I love Claude Monet, especially his landscapes and series of paintings of Rouen cathedral, where he captured the elaborate facade and the changing light effects throughout the day. The Haystacks was sublime, with the almost luminous effect created by a full spectrum of colours. I was even able to dredge up some of my art history knowledge to add a bit of insight. It’s hard to imagine now, but the Impressionists were very much the YBA’s of their day, rebelling against the artistic norms of the day. They rejected the photo-realism and lofty, classical subject matter of Salon painters. Instead, they used broad brushstrokes, painted objects in terms of light and colour, and depicted everyday scenes as well as landscapes which were formerly deemed too lowly a topic. The trailblazer Edouard Manet had scandalised Paris with his work Le Déjeuner sur l’herbe in a similar way to Damian Hirst and his Sheep in Formaldehyde. It would be the start of a trend in art moving away from the figurative and towards total abstraction with Picasso and Braque. I loved that in-between phase from 1860 up till 1914, and all my favourites are from that time – Monet, Matisse, Derain, Bonnard.

On the way back to the metro, I saw something in the corner of my eye scampering across the lawn, thinking it was a squirrel I glanced over, only to see it was a large rat! On the journey back there were four central metro stops closed in total, indicating the gilets were active and possibly on the move.

On Sunday, after walking the dogs on the playing field at the Bois de Boulogne, our route south from Paris took us via some excellent toll-free roads. We drove for about four hours and stopped at Chantenay Sainte-Imbert – pretty much slap-bang in the centre of France (46.733824, 3.175920), the other reason being that it had a lake. We like lakes because Bodger likes them. I hadn’t anticipated the mud though. Oh my god it was muddy, and I struggled to win the war with mud entering the van on eight muddy paws, a sopping wet Labrador and two pairs of muddy shoes. I will be prioritising tarmac stopping places after that.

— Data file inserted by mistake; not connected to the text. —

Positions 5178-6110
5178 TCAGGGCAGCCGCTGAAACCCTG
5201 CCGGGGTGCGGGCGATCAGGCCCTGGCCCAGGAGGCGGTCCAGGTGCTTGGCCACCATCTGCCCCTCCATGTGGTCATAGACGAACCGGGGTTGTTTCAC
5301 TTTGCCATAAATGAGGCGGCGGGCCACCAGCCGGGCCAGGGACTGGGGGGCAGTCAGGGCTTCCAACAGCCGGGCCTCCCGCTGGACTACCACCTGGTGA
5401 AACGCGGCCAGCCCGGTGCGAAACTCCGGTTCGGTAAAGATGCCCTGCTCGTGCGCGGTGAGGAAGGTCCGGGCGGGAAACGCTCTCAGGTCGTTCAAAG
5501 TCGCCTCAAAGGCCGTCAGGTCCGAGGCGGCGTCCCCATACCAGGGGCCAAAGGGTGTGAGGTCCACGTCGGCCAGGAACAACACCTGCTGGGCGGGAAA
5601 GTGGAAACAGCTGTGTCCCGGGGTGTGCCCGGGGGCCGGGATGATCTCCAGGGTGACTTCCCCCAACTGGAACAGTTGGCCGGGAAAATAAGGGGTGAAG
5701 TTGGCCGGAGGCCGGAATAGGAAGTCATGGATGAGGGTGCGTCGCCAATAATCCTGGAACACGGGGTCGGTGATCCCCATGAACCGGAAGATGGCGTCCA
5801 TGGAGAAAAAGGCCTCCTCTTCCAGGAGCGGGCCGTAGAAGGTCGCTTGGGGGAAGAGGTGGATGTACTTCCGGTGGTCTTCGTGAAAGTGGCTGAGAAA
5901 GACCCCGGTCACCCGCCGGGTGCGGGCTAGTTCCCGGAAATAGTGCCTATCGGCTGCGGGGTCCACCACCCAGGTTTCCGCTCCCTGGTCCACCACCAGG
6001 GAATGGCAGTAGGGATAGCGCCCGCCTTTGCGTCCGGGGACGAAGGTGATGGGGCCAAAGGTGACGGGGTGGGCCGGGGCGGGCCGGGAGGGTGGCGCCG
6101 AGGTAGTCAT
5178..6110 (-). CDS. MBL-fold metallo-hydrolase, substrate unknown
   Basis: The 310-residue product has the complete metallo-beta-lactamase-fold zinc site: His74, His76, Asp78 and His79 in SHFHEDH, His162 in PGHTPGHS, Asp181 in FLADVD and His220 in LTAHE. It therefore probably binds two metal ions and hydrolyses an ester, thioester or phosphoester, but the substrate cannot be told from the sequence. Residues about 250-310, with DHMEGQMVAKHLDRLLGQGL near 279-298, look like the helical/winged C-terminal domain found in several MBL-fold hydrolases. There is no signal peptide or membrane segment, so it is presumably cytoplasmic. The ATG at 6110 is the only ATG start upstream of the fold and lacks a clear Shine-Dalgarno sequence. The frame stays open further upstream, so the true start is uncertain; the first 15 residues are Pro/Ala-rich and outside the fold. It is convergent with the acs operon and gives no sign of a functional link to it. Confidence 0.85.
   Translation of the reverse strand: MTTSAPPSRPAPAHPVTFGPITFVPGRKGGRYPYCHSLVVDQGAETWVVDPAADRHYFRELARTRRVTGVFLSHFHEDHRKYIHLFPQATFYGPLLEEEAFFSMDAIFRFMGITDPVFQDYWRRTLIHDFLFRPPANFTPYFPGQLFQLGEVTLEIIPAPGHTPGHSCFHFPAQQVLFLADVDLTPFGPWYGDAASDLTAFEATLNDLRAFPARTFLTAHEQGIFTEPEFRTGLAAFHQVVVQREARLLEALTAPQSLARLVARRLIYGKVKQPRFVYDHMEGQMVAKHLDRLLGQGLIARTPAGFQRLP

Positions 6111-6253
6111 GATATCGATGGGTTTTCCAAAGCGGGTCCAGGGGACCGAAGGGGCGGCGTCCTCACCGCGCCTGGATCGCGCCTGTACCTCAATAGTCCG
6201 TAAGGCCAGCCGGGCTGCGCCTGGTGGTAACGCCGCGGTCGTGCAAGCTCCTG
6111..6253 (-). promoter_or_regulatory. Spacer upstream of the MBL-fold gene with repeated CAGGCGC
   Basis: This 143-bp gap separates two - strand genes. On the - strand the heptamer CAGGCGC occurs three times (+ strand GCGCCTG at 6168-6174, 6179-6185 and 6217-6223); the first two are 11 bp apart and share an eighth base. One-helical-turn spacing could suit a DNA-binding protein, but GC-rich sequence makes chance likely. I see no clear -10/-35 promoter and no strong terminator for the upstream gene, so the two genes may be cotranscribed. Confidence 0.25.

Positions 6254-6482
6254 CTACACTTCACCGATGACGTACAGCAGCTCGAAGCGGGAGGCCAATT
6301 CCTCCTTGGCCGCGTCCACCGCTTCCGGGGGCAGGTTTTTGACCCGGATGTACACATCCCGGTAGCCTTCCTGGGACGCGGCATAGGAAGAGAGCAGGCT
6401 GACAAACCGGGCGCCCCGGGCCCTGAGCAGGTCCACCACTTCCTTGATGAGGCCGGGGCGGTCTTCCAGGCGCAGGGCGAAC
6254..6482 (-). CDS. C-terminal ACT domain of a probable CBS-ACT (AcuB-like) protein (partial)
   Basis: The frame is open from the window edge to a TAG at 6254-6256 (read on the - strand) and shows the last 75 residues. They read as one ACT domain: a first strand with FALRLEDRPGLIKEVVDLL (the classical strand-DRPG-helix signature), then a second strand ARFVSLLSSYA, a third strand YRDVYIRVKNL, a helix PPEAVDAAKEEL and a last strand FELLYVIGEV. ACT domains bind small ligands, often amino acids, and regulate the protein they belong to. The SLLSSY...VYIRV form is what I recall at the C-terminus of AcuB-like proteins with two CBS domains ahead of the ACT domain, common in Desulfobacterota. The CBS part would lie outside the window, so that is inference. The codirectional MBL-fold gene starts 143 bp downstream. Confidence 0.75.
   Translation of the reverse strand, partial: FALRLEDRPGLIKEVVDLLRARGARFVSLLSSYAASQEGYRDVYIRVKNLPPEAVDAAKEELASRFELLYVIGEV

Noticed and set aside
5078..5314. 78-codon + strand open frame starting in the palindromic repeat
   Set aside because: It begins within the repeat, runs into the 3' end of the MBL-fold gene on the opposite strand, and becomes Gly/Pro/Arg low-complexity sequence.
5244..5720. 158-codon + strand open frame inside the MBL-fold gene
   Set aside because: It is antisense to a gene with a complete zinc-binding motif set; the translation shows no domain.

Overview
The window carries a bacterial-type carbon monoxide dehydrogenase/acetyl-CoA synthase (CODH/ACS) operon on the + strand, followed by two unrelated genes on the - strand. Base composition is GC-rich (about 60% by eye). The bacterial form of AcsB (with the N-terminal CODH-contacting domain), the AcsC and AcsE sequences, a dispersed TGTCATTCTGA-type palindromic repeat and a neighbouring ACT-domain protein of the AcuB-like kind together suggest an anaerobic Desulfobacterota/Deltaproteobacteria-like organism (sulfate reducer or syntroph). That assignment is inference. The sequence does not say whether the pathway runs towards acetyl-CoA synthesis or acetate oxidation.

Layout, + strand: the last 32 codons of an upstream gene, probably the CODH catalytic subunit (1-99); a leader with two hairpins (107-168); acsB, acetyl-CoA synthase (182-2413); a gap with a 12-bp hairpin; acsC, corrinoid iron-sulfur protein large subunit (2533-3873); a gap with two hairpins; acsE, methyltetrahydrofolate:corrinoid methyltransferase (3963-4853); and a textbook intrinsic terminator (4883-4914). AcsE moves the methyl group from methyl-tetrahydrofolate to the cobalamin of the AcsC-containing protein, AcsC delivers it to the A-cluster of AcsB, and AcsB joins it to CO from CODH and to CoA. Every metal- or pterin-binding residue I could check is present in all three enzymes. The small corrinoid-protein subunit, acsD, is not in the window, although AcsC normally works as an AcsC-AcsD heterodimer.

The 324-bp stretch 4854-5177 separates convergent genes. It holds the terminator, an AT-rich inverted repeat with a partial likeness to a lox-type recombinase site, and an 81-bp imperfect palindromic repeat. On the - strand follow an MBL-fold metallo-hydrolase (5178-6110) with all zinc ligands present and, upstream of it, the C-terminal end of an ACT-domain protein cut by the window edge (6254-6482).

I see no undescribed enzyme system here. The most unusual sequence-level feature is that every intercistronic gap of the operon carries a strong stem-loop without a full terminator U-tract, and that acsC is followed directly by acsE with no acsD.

Looking at the weather forecast, we saw that the next few nights was set to be extremely cold. As we were heading towards the Massif Central with overnight temperatures forecast for -5, we wondered if we could make it to the coast in one day, where it was not due to go below freezing and was predicted a daytime temperature of 9 degrees. We figured we’d start driving and see how we felt at lunchtime.

That morning I didn’t feel well, and had another bout of mystery dizzy spells and queasiness. We normally share the driving on longer days, but Tim started driving and then just didn’t stop until we reached the coast 5 hours later. He did this without even a loo break ! I took a nap which turned into a deep sleep of almost 2 hours, during which time I completely missed crossing the Massif Central. Apparently I missed a stunning part of the drive as we climbed to over 1100 metres on the A-75, with snow either side and thick fog. Everyone on the road was reduced to a crawl on the motorway and rear fog lights were the only thing that made vehicles in front visible. We made it to the south all on toll-free roads except for the viaduct at Millau which was a whopping €28 (note to selves – avoid next time) which did at least help to get us where we wanted to go in one hop.

A happy Bodger

As a result of this dash, we arrived in time for a quick shop at the local Intermarche and a walk on the beach before the sun went down. Bodger and Charlie lit up when we got to the sea and I couldn’t deny Bodge another swim. He was in his happy place again.

Now we’re enjoying a day off travelling. I’ve just started a nine day detox/diet called the C9 Cleanse and the first two days involve eating more or less nothing so I’ve lined up plenty to distract me from the hunger pangs.  I’m reading Becoming by Michelle Obama which I’m really enjoying. Plus I’ve started learning Spanish on Duolingo. Wish me luck !